1. Fencing disputes are nothing new. We walked straight into one at our first home when we moved to Perth.

  2. Nope! It would be horrible. The man next door is a sleeze in my opinion but I ignore him as much as I possibly can. And if I can’t I just wave and keep moving.

  3. I’m with Alan on this one. Here’s nothing new about it and “hits” to a cite are not an indication of disputes. It’s an indication that people are researching! Much ado about nothing!

  4. I am trying to live west of the ranges for my asthma, we bought a small farm and the neighbors are determined to run their cows on the roads day and night. The council staff have told us this is how it is and the Mayor has told us if we live in his shire we will do as we are told. Causes a lot of problems.

  5. When we moved to our present house only the backyard was fenced. We wanted to fence the whole yard to keep stray dogs out as we checked with neighbours on both sides about the sort of fence we wanted to put up. They were happy. So we put our fence up and paid for it ourselves as we were the ones that wanted the fence. That was 6 years ago and we have a good relationship with our neighbours.

  6. Doesn’t matter how hard you try to reason with some people you may need a mediator or local council ruling. I was unfortunate to have a rear neighbour that refused to pay his share in the boundry fence, it took a while but in the end it cost him more as in the beginning I was prepared to erect the fence with him, that died very quickly and a contractor had to be engaged.

  7. So this is what retired people do in retirement. Have neighbor disputes. Need to get our more and not see thy neighbor. Maybe make a TV sit comedy.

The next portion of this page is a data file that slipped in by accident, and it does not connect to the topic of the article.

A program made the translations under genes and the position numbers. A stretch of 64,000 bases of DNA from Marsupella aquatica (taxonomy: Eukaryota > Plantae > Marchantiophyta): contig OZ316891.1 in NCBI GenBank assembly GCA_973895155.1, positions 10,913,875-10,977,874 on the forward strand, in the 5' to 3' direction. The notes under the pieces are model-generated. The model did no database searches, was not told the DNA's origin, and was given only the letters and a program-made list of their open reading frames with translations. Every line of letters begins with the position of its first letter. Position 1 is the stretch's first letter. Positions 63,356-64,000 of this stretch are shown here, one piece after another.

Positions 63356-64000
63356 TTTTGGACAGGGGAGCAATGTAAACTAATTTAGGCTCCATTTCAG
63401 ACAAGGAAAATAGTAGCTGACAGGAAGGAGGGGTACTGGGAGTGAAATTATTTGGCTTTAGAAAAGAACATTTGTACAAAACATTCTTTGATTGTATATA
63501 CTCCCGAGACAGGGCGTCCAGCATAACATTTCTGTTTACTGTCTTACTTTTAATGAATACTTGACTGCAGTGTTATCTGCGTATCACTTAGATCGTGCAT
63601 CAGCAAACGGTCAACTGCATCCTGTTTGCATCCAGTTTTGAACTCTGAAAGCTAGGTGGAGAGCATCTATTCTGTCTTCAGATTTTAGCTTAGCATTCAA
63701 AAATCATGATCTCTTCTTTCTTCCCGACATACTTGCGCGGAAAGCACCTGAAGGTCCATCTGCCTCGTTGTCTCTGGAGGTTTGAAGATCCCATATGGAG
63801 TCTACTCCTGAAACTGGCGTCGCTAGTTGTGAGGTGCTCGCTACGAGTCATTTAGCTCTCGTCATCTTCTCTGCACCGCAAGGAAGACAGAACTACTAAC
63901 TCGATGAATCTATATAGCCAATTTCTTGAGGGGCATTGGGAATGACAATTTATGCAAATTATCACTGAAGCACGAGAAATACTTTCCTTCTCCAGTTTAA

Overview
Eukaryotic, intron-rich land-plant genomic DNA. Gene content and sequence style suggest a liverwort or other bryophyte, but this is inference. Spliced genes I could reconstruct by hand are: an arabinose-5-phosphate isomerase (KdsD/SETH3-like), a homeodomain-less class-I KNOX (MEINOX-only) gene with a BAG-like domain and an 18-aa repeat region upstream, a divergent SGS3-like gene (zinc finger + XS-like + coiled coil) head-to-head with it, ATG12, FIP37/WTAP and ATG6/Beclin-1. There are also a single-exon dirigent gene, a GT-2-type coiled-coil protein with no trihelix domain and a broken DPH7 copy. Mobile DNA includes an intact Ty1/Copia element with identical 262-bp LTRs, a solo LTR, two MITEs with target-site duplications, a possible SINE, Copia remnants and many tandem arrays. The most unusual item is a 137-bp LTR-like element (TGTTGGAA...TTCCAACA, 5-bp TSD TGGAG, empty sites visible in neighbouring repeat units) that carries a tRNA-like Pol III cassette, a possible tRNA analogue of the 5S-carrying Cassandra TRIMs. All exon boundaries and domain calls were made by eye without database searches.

8. We have been lucky in having good neighbours. No problems at all with our fencing: new fences and shared costs.

  9. I like my independence, I
    Live in a house, I hate it when you have these busy body neighbours who
    Like to tell u what to do, but u know what, they don’t even help with ones rates!!!!

  10. Fencing isn’t our problem. …. barking dog at 3 in the morning is….grrrrrrr…..

    4 REPLY
    • I think everyone at some time in their lives has this problem. I know we have a couple of times it drives you mad. Once had a school principal so you would think he had a brain next door. He had a border collie who never left the yard used to bark day and night. When approached he said it was his wife’s who he was separated from and she dumped it on him. So it wasn’t his problem derrrh.

    • My problem is kids over the road on their skate board ramps. Their parents encourage them. Suburbia is not the place for them. 2 large ones . So noisy. Sounds like a couple of car doors continually banging for several hours a day. Dread the school holidays. They did have the ramps on the verge but the council made them remove them, so they moved them in line with their fence line. Even with doors & windows shut can still hear the continual banging. So annoying.